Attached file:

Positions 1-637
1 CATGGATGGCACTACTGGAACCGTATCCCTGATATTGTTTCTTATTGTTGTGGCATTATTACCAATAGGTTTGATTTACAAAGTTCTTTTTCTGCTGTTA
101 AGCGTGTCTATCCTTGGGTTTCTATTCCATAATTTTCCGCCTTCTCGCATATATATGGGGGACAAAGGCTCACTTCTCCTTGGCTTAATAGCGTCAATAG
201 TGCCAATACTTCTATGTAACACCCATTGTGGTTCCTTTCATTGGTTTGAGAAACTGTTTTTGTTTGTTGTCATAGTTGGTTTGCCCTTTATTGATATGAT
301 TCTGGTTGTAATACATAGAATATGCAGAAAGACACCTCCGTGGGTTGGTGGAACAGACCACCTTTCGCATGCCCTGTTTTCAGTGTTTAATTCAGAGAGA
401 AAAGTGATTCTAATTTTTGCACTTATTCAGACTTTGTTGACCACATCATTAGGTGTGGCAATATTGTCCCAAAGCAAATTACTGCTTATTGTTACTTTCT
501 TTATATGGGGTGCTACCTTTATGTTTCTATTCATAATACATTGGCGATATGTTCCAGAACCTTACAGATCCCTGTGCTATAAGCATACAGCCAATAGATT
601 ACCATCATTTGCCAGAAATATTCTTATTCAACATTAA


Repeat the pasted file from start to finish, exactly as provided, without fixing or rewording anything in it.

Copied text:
Positions 1-637
1 CATGGATGGCACTACTGGAACCGTATCCCTGATATTGTTTCTTATTGTTGTGGCATTATTACCAATAGGTTTGATTTACAAAGTTCTTTTTCTGCTGTTA
101 AGCGTGTCTATCCTTGGGTTTCTATTCCATAATTTTCCGCCTTCTCGCATATATATGGGGGACAAAGGCTCACTTCTCCTTGGCTTAATAGCGTCAATAG
201 TGCCAATACTTCTATGTAACACCCATTGTGGTTCCTTTCATTGGTTTGAGAAACTGTTTTTGTTTGTTGTCATAGTTGGTTTGCCCTTTATTGATATGAT
301 TCTGGTTGTAATACATAGAATATGCAGAAAGACACCTCCGTGGGTTGGTGGAACAGACCACCTTTCGCATGCCCTGTTTTCAGTGTTTAATTCAGAGAGA
401 AAAGTGATTCTAATTTTTGCACTTATTCAGACTTTGTTGACCACATCATTAGGTGTGGCAATATTGTCCCAAAGCAAATTACTGCTTATTGTTACTTTCT
501 TTATATGGGGTGCTACCTTTATGTTTCTATTCATAATACATTGGCGATATGTTCCAGAACCTTACAGATCCCTGTGCTATAAGCATACAGCCAATAGATT
601 ACCATCATTTGCCAGAAATATTCTTATTCAACATTAA